Janek Schaefer: In the Last Hour

Commissioned as a site-specific work for 2005's Huddersfield Contemporary Music Festival, Schaefer recorded In the Last Hour in the local Town Hall with the audience lying down in the dark with the speakers projecting the sound onto them from above. The four-part work—Schaefer himself deems it his favourite solo album—makes for a spectacular headphones experience with virtually every detail audible, from the wheezing chords of the opening piece's Magnus Chord organ to the fluttering strings scuttling into view during track two (the blurry flapping at its start is apparently his daughter's heartbeat). The hour-long piece exemplifies a subtle but constant metamorphosis as it merges delicately poised fields of sound—piano melodies, electronics, organ tones, vinyl passages—into a glacially evolving whole. Schaefer enriches the long-established turntable dimension of his approach with live instruments (grand piano, town hall organ, clarinet, music box) and site recordings, though the shortest piece, “Between The Two,” limits itself to a beautifully sculpted stream of shimmering vinyl atmospheres. There are bold musical gestures (the baritone saxes voicing Glass-like ostinati at the opening of “Half Submerged By Each”) and equally arresting soundscaping passages (the simmer and crackle of elegiac string passages in “The Ruined City”). By turns drone-like, ambient, collage-oriented, and ‘classical' (more by sonic association) in character, In the Last Hour is ultimately stylistically indeterminate yet all the more appealing for being so. There doesn't appear to be a specific theme (though the title and the occasionally funereal ambiance might suggest otherwise) but, in Schaefer's hands, the stately unfurling of sounds remains compelling enough all by itself.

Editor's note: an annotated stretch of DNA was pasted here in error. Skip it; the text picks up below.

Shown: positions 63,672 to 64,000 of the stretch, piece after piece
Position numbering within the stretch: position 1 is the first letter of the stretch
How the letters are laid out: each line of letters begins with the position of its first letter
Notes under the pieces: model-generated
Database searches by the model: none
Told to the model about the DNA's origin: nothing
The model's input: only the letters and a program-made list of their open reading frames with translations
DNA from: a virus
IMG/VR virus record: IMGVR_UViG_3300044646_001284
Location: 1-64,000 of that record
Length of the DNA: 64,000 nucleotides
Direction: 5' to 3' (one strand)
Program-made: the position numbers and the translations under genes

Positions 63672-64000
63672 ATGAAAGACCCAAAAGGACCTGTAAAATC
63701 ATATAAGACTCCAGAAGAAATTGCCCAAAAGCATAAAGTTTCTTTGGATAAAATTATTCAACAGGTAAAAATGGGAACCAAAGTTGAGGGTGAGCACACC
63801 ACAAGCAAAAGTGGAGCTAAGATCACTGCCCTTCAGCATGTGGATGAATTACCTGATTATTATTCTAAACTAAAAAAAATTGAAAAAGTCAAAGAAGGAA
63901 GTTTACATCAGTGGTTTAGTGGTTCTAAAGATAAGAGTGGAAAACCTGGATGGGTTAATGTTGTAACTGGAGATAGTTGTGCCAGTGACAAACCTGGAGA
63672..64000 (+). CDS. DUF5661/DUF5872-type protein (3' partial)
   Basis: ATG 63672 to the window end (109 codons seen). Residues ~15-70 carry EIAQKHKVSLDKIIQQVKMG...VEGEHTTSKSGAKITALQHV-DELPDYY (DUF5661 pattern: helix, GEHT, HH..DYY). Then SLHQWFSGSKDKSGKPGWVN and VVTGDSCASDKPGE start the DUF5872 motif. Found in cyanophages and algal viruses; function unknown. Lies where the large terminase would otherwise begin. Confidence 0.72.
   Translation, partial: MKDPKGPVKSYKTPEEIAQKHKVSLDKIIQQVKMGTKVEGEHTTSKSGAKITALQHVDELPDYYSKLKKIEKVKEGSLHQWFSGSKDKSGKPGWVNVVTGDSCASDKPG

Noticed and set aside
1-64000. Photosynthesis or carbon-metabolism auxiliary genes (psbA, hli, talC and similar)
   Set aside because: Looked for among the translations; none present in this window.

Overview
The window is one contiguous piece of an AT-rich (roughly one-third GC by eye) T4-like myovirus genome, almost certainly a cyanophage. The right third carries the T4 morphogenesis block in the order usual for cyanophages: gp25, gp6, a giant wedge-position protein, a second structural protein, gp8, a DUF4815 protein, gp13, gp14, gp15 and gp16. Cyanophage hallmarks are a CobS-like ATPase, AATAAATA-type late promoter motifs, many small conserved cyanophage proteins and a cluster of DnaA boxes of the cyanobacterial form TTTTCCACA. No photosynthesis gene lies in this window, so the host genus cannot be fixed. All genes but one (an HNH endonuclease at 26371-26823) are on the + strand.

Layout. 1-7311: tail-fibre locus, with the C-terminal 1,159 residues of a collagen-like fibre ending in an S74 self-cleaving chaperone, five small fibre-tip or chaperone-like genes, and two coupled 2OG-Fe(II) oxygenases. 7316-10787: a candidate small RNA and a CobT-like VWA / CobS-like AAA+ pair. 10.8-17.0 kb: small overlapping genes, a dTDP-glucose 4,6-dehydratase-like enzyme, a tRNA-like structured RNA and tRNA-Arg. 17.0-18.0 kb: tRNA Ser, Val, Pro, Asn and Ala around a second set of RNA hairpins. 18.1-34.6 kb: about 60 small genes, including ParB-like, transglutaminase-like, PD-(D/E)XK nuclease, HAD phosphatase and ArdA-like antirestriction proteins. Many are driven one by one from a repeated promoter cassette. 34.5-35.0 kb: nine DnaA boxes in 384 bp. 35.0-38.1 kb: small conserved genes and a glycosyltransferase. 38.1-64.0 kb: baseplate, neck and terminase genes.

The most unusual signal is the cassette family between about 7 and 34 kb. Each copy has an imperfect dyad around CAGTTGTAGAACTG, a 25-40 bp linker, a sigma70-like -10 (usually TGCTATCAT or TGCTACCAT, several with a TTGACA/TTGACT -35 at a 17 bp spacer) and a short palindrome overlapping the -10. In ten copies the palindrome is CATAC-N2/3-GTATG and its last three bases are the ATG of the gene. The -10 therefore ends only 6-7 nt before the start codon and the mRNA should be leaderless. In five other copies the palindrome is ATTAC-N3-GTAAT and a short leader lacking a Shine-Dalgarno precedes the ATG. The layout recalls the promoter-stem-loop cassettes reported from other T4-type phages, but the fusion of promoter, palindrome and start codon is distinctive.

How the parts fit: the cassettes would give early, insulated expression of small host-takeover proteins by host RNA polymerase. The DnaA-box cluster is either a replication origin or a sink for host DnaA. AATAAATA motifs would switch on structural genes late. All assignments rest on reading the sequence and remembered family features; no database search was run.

December 2006